We've talked about the AR-16 somewhat in the past, but not a great deal has been said about it since so few were produced. It was a somewhat over-engineered speaker with an elaborate crossover, expensive drivers and nice cabinet details. The 16 was the 4th speaker in a series of designs from AR's Norwood Advanced Development Division engineering effort, falling in place after the AR-10π, the AR-11 and the AR-MST/1. It was introduced to dealers in November 1975 and was introduced to the public (and began shipping in) mid-February, 1976. The AR-12 and AR-14 were next, followed by the AR-15.
Interestingly, the AR-16 was designed to replace the AR-4xa and AR-6, and it used the new Peerless (later AR-built) 1-inch cloth-dome tweeter, very similar to the one used in the early AR-14—no Ferrofluid ever, however. The AR-14 got Ferrofluid, along with all of the other ADD speakers (AR-10, AR-11, AR-12, AR-15, AR-17 and AR-18) in the period from October 1976 through June 1977. The AR-16, however, did get an elaborate half-section (on each driver) LCR crossover with electrolytic capacitors and air-core chokes—more sophisticated than with either the AR-4xa or AR-6. The low-frequency response of the 16 was the same as the AR-2ax (as well as the AR-6 and later AR-15), and the new tweeter had the advantage of a front baffle free of edges and moldings, thus the speaker enjoyed a basically diffraction-free output with wide dispersion. The first AR-16s were available in a walnut-grained genuine-wood cabinet for $99.95 each (available in pairs only, however); however, by the time production began, a walnut-finish vinyl cabinet was offered for $99.95 and a genuine-wood-veneer version for $115.00 each.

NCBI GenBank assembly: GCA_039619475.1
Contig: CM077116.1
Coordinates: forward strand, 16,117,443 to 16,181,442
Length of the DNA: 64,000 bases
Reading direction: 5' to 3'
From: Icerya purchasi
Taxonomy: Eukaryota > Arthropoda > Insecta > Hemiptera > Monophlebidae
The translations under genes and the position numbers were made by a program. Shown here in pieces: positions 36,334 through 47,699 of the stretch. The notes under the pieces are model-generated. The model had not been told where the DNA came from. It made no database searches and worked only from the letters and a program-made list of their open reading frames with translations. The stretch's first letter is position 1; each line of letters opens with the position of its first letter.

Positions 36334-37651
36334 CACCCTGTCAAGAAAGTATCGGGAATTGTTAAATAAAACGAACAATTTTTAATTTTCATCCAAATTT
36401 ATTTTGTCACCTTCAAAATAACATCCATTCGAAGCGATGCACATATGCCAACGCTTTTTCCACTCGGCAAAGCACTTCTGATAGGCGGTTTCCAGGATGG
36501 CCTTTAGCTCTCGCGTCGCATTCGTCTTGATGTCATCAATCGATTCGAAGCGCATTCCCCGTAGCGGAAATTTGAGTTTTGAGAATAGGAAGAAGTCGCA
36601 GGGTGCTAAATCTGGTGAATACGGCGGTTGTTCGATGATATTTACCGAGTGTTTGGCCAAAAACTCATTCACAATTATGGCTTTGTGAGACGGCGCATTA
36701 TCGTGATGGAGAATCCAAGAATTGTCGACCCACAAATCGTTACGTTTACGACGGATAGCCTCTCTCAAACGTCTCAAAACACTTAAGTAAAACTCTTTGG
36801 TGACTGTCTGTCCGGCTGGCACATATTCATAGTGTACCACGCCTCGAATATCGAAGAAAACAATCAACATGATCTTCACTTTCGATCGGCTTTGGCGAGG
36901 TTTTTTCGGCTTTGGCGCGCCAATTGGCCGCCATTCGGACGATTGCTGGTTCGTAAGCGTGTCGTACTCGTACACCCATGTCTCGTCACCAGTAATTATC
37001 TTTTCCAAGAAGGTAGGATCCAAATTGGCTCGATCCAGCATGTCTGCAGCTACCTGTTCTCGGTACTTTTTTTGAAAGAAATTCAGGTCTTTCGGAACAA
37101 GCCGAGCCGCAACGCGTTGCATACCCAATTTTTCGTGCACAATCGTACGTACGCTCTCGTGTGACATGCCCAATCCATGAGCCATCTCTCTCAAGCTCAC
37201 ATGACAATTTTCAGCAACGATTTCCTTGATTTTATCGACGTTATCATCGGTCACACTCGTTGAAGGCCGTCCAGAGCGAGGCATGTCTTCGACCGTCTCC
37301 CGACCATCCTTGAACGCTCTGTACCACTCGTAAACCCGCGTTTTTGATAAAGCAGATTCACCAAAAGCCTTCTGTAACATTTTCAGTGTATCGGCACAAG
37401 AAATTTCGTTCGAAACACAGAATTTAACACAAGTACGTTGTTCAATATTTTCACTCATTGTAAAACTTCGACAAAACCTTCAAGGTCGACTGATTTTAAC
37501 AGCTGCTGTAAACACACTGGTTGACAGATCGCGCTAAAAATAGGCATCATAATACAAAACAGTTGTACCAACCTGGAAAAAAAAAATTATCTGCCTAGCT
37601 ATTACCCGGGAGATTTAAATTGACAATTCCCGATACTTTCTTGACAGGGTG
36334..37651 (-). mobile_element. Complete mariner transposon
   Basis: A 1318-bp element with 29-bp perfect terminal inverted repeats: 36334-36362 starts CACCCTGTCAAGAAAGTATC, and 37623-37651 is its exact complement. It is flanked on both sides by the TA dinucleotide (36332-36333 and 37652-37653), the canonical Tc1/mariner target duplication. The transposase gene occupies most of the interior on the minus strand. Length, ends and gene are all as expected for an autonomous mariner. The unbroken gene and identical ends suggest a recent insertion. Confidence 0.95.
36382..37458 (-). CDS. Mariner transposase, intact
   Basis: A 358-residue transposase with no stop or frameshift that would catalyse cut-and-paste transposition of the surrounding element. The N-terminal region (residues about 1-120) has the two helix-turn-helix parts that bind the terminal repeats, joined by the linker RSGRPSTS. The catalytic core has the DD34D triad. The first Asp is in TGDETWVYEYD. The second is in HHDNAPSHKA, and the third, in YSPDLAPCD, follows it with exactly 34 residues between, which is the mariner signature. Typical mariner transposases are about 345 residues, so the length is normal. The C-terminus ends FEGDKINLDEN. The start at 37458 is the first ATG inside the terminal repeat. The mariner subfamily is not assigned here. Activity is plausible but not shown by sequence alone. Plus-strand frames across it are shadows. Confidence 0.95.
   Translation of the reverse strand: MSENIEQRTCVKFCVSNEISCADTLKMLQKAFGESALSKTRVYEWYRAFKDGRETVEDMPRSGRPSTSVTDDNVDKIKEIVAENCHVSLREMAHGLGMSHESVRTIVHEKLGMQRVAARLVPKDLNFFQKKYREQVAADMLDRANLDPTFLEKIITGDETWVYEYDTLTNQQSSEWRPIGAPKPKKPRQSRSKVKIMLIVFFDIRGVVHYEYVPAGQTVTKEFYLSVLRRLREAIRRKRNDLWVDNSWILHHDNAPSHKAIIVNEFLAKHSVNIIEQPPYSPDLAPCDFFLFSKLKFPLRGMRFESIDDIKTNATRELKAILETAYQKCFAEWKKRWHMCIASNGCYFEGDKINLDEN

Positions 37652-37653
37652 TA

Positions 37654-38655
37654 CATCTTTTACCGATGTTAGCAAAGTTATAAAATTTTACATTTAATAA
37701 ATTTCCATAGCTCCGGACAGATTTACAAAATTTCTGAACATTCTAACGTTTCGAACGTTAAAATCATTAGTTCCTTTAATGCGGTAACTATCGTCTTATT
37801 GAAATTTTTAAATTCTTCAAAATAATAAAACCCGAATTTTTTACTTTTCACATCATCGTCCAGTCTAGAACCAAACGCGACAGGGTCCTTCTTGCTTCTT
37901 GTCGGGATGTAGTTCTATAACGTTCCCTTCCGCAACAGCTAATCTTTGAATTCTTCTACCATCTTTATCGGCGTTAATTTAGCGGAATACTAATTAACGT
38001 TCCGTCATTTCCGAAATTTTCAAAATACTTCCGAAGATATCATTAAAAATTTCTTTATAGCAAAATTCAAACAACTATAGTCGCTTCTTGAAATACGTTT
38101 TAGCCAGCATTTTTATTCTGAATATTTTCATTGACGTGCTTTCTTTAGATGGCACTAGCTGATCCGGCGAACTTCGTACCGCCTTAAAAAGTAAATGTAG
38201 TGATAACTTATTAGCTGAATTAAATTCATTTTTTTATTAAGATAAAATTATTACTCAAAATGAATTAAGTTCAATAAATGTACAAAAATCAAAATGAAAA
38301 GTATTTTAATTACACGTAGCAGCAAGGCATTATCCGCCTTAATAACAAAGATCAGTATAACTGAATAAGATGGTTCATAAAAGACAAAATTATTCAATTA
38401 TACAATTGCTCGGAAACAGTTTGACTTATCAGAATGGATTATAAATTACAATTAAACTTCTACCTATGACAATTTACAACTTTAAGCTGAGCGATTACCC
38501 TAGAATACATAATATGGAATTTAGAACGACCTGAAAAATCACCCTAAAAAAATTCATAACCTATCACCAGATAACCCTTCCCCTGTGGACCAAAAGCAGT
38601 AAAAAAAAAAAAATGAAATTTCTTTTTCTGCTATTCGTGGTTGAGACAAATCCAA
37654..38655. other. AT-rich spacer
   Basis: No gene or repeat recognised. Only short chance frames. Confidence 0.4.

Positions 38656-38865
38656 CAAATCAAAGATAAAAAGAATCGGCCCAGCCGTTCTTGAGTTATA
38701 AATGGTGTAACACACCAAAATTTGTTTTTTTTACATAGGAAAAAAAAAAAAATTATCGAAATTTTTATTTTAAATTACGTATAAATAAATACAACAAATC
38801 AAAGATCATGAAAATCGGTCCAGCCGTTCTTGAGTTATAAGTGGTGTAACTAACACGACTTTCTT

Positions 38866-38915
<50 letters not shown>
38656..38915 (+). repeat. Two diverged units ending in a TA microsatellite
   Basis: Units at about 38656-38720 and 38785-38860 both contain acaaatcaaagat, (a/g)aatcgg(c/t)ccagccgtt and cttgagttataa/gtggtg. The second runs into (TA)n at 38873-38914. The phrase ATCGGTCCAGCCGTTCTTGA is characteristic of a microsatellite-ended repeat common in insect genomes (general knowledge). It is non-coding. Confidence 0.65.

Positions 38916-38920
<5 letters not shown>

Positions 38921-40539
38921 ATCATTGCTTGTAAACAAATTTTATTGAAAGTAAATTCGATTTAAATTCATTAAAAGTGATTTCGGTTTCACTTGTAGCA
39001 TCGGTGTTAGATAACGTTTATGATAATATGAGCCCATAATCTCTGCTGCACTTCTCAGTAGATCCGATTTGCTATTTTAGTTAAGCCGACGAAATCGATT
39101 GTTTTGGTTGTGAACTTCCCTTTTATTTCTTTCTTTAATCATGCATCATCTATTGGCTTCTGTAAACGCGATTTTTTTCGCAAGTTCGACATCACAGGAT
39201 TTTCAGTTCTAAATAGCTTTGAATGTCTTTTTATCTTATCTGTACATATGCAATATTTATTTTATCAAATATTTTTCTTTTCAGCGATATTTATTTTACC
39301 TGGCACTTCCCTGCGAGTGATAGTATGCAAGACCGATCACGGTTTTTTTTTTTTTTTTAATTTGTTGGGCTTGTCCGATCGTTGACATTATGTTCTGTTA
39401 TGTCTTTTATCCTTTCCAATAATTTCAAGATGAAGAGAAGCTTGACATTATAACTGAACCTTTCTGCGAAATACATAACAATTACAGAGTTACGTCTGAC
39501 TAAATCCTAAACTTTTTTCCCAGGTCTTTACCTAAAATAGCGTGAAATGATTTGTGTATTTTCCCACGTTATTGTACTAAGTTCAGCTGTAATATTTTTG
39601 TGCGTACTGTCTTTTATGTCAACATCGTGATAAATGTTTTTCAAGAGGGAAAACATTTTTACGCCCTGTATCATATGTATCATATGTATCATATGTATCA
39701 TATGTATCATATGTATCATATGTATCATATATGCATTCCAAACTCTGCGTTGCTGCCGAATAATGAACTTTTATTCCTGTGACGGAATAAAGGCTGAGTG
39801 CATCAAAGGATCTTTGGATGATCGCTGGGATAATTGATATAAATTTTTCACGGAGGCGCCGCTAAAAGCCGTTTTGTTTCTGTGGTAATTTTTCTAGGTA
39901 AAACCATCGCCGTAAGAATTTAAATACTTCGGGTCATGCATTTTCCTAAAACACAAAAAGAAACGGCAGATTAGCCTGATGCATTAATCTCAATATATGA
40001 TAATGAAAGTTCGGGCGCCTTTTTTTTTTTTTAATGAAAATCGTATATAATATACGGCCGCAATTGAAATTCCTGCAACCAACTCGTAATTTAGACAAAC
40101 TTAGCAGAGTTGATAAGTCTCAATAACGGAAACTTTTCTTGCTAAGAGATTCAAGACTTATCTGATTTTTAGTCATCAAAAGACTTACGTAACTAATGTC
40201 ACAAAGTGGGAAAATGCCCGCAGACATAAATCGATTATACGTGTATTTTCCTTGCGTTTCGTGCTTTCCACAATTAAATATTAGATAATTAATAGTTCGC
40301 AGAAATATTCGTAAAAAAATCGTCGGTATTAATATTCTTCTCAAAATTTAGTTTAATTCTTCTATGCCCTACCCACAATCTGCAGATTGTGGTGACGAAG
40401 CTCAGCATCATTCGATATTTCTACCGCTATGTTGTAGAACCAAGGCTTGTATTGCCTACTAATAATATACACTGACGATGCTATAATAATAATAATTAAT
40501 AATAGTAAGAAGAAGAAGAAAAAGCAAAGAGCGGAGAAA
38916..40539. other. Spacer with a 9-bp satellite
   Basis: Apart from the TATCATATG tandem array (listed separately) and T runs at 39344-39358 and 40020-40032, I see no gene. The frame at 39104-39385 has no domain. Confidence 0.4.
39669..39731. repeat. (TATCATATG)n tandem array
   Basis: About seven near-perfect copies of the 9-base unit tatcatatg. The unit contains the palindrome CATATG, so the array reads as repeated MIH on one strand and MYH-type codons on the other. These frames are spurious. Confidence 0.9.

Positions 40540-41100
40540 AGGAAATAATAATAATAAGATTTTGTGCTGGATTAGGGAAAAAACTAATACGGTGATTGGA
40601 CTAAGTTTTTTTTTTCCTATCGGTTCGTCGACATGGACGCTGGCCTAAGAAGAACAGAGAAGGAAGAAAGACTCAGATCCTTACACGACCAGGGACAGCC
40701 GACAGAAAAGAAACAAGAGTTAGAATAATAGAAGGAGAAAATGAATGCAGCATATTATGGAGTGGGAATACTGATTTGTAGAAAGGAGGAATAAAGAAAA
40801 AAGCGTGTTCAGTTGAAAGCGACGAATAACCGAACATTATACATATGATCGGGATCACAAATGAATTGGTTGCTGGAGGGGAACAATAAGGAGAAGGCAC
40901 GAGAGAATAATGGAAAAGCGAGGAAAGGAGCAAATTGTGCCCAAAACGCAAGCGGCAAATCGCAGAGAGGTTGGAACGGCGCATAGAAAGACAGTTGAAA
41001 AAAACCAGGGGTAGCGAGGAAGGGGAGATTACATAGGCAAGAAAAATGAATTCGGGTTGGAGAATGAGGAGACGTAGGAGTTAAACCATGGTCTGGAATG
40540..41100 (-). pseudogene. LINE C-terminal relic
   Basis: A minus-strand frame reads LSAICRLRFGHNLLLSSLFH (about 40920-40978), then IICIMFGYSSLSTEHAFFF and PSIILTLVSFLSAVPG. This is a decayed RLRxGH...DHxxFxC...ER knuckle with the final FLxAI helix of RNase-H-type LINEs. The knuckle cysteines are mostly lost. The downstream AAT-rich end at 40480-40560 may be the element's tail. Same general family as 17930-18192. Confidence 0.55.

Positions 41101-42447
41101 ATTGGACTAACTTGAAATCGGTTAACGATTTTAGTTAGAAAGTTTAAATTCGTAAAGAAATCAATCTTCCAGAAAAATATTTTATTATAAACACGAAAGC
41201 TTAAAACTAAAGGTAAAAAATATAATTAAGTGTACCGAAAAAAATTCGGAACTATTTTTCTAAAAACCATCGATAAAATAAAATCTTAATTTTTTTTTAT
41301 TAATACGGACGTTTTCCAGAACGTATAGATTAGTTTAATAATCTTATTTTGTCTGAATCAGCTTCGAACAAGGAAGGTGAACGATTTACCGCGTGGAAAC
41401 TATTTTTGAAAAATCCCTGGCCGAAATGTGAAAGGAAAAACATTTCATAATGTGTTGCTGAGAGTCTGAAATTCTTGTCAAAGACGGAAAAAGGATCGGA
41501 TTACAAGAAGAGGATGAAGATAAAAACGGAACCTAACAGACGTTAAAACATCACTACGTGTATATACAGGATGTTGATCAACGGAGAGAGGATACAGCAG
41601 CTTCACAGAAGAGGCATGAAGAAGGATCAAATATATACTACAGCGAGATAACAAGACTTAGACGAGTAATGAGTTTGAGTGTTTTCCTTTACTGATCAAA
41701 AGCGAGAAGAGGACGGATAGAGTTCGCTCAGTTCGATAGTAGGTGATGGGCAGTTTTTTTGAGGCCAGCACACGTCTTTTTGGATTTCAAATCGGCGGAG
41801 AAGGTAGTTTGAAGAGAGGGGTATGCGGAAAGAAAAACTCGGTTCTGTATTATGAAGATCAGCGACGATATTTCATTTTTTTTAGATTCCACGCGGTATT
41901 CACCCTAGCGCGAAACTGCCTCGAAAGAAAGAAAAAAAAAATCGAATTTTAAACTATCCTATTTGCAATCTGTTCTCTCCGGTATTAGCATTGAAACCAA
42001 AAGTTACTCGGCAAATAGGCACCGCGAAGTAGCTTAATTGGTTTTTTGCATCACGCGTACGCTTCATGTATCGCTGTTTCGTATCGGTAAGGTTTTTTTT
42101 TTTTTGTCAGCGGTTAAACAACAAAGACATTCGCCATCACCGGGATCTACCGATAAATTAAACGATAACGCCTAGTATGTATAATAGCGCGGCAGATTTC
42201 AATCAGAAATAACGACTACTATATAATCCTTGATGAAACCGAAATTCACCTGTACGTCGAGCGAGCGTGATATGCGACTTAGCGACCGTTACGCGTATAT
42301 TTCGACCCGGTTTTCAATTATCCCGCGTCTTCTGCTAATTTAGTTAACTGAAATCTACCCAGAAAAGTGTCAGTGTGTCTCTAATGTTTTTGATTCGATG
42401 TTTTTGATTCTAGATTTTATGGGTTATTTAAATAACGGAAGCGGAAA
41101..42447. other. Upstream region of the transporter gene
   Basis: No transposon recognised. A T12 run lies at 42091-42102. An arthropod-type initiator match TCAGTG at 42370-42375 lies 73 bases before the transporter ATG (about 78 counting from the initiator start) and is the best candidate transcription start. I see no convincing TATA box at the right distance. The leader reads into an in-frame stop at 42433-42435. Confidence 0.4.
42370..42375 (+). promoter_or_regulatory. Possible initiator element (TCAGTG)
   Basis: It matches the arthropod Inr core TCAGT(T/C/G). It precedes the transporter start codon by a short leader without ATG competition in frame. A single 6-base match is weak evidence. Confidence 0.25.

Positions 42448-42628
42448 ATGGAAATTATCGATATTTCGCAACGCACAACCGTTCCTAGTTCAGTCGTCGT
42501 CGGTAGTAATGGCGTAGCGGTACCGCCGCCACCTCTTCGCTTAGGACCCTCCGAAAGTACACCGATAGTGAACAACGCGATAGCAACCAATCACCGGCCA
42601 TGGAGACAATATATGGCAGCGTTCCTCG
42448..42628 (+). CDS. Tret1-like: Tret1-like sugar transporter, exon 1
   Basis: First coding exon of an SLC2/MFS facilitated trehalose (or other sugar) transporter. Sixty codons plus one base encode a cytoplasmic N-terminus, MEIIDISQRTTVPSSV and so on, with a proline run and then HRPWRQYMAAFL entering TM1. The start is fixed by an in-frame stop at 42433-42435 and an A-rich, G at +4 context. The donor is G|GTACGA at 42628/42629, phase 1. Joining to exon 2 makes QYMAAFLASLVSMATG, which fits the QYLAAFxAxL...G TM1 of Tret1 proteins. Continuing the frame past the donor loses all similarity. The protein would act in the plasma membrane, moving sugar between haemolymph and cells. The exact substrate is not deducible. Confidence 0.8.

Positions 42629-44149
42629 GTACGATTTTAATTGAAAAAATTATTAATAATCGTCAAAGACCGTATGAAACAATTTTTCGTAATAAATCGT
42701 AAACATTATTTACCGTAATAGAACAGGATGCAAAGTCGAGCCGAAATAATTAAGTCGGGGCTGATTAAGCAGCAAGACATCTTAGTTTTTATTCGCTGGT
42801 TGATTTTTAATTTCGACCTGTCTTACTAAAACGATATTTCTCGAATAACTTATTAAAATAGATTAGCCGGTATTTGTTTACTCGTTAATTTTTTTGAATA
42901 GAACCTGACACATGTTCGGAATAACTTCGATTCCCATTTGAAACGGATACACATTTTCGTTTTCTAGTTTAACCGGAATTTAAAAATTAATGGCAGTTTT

AR was very proud of the performance of the new AR-16 (flattest anechoic-energy response to date measured in their new semi-reverberant chamber), but it was one speaker designed initially to replace two speakers from before: the AR-4xa and the AR-6. Soon, however, the company introduced the AR-15 (AR-6-sized), the AR-17 (a better replacement for the 4 and the AR-18 (AR-7 replacement), and the AR-16 died on the vine after a little over a year of production.
tysontomMember Since 30 Nov 1999
Offline Last Active May 22 2013 08:49 PM
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